Evaluation of the caudal vena cava is important in animals that are suspected to right heart dysfunction.1 The caudal vena cava is visible in all llamas and alpacas as a structure extending cranioventrally to the heart from the diaphragm. An ascending course of the caudal vena cava may indicate enlargement of the heart or displacement of the heart by a mass or atelectasis.1 An objective criterion for the caudal vena cava diameter has been established in camelids. In adult llamas, the height of the caudal vena cava should be no greater than approximately the height of the fourth thoracic vertebral body (typical range 0.6–1.0). A caudal vena cava diameter greater than this range indicates congestion, which is often associated with right heart failure.1 The margins of the descending aorta are indistinct on lateral projections. Cranial mediastinal great vessels (such as the cranial vena cava or the brachiocephalic trunk) are not seen unless gas is present within the mediastinum.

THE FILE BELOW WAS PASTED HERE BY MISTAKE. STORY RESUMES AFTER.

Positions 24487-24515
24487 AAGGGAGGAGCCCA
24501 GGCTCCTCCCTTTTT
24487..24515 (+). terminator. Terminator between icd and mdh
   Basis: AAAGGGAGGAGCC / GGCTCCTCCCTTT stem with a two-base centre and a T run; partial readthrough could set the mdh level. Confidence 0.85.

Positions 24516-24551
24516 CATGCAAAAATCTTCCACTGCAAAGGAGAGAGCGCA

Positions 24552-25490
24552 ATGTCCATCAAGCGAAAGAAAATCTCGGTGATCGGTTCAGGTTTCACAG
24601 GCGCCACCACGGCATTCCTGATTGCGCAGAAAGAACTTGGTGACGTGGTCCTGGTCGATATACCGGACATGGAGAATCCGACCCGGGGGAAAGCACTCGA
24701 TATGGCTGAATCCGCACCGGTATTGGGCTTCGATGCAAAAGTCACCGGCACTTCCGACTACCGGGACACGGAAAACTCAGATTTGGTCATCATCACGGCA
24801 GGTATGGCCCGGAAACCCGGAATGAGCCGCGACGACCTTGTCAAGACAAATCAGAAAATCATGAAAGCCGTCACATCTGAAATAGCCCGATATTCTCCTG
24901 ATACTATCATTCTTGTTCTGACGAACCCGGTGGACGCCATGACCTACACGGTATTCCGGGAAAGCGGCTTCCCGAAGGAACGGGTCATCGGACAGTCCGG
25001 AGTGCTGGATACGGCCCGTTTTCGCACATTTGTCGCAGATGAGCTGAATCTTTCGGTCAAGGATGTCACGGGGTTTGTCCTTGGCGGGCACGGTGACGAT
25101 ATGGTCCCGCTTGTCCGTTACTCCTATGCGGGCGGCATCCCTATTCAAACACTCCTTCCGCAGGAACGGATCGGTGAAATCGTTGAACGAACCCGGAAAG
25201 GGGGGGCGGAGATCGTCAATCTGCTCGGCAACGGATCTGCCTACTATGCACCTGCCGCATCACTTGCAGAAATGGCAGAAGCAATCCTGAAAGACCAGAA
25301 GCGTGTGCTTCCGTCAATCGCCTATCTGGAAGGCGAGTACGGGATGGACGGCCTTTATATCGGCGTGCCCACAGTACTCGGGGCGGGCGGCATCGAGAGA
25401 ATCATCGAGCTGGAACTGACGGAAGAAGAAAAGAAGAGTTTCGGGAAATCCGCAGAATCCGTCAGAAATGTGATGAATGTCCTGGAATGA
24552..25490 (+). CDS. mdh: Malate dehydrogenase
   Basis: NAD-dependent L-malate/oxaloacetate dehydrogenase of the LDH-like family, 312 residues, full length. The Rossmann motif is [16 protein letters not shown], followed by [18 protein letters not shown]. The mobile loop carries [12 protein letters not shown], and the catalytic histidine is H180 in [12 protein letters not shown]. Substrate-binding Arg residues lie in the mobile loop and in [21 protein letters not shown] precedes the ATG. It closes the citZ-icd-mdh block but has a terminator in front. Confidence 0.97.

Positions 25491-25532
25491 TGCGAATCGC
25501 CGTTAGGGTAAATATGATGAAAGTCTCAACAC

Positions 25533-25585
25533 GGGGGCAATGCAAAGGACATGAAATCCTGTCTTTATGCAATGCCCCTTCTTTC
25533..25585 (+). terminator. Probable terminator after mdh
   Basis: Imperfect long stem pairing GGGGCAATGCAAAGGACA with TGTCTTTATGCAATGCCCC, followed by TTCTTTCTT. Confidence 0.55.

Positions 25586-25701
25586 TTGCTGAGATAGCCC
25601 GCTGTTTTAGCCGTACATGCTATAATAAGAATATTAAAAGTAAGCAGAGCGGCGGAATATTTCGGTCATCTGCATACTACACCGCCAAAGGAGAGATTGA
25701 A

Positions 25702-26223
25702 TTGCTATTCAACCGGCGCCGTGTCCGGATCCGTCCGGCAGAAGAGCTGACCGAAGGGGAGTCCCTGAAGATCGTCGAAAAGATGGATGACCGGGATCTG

The trachea is contained within the mediastinum and is easily seen on radiographs. The trachea in camelids typically diverges from the spine at an angle of approximately 15 degrees. Dorsal displacement of the caudal thoracic trachea may occur with cardiomegaly, and dorsal displacement of the cranial thoracic trachea or caudal cervical trachea may be seen with cranial mediastinal masses.1 The camelid trachea has unique anatomic features. A “tracheal bronchus” is present in camelids, representing the primary lobar bronchus to the right cranial lung lobe, similar to that present in the bovine. In many camelids, a focal dorsoventral increase in tracheal diameter is seen at this level, which in some animals may be quite prominent. This should not be misdiagnosed as tracheal pathology.